Discussion in 'Lens-Specific Photo Archive' started by morhafren, Nov 13, 2017.
14mm f/2.8 1/2 sec f/11 ISO-200
Really nice shot apart from that running water. Can we ban smooth water ?
Thanks, Barry. Fair point - I've always been split down the middle on that issue myself. I seem to remember the motivation here was the contrast which could be made between the still pool in the foreground and the rushing water of the river if the shutter was open long enough. So I did take a few "non-milky" shots as well!
Glad to see you with more shots from your 14. You are tempting me, yet again, to get one too! How are you feeling these days?
All the best, Peter
P.s. Have you seen the David Hurn exhibition yet, well worth going to see.
Its just a personal thing.......along with heavy handed HDR. I see that Dan Bailley has just posted a shot with the dreaded Smooth water.
To me it seems like a party trick that everyone knows. I did like the rest of the pic
Thanks, Peter. Do get one - you won't regret it. Price is still quite high, though - date of introduction to the range seems to make no difference to what you pay for good glass! The usual second-hand sites don't seem to have any available, either. Recovery is going well, thanks - I'm regularly taking the 16-55mm f/2.8 out as well - good combination with the 14. No problem carrying both around now. Thanks for the reminder of the David Hurn exhibition - where in the National Museum is it?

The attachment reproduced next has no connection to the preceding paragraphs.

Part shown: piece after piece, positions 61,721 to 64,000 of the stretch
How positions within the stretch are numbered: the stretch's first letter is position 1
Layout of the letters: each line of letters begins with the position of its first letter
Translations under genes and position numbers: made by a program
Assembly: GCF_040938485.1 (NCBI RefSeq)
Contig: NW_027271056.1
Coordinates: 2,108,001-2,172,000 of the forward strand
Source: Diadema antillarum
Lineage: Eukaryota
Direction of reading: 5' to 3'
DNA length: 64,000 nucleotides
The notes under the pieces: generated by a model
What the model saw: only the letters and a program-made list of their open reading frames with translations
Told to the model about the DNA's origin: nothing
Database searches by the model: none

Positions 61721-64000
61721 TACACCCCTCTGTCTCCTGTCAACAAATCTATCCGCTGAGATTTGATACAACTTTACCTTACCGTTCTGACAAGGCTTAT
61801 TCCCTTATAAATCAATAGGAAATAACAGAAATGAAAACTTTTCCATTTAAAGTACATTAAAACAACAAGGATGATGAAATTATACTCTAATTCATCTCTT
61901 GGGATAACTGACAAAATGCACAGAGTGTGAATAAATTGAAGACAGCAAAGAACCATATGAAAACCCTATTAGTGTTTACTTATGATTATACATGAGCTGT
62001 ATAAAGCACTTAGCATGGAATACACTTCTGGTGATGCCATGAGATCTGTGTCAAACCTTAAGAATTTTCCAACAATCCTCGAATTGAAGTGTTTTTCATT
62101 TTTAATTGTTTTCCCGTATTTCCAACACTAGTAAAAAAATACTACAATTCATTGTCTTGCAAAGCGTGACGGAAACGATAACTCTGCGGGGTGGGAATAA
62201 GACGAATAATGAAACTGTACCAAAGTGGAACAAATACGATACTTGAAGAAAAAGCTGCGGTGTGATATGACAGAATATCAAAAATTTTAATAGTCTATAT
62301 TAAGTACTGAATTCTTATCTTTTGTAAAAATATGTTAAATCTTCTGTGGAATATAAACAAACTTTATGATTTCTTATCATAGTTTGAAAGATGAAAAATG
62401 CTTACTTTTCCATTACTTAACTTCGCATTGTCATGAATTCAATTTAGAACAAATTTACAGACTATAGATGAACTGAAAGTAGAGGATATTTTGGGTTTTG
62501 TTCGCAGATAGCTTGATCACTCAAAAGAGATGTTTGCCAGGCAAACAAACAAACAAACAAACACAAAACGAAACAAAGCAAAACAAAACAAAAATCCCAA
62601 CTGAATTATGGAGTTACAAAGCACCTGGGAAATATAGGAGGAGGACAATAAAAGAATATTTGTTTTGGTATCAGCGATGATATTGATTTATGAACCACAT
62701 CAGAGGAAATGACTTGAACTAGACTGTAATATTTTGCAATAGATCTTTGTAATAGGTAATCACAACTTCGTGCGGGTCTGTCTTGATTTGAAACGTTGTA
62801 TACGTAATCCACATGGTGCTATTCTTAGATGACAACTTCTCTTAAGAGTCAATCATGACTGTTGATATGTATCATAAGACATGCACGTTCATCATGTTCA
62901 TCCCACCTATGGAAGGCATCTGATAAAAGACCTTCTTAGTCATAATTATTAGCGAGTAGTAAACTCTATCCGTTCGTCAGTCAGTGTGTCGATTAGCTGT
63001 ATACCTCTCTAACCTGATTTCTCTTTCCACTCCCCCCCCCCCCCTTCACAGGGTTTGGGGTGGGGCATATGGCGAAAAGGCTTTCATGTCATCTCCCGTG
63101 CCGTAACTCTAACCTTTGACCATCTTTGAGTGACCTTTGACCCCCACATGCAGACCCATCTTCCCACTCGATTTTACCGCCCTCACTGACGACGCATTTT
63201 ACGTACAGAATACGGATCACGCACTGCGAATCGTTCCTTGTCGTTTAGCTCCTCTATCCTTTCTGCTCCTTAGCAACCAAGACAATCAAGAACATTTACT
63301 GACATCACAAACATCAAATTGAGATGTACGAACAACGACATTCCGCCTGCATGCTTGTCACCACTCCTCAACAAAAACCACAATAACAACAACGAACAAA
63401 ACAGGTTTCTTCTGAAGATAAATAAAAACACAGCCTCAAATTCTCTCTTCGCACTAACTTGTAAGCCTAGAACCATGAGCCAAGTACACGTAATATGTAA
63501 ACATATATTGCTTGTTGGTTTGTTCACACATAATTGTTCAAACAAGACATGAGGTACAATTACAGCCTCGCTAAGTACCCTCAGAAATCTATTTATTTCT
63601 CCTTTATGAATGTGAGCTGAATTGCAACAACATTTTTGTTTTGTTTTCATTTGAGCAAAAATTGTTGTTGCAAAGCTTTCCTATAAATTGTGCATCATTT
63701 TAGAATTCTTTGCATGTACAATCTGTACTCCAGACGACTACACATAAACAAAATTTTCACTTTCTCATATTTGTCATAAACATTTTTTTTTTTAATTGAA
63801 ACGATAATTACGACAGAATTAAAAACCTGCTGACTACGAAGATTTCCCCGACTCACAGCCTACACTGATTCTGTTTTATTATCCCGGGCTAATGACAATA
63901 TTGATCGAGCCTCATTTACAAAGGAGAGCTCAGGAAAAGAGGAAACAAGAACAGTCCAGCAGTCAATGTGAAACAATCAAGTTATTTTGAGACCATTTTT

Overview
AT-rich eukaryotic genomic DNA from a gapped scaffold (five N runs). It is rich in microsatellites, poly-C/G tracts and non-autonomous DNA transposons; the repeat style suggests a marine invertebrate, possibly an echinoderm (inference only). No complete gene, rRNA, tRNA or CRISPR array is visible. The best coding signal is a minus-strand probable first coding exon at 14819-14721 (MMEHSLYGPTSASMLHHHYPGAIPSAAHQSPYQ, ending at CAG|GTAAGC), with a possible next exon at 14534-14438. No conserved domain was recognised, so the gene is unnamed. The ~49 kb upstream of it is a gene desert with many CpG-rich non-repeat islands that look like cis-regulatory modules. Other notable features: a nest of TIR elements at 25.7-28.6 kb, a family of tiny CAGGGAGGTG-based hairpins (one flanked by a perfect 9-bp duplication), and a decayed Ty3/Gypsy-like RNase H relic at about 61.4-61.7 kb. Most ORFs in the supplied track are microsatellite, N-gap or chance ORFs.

Thanks, Barry. Must say that smooth water which looks like a layer of steam mistily drifting around rocks is too far from reality for me. Well-performed HDR with the right subjects and lighting can be great, though.
Glad to know you seem to be back in the spirit of things. Good on you, keep it up. For the David Hurn exhibition, turn left as you go in, go up the steps facing you, then turn left, gallery is next on your right. Did you see the recent BBC tv programme about him? Fascinating, he is a very fit 83 year old, there’s hope for all of us! From what I can make out, this particular gallery is now going to be used permanently for photo exhibitions. If true, that is great news indeed.
Thanks for the information, Peter!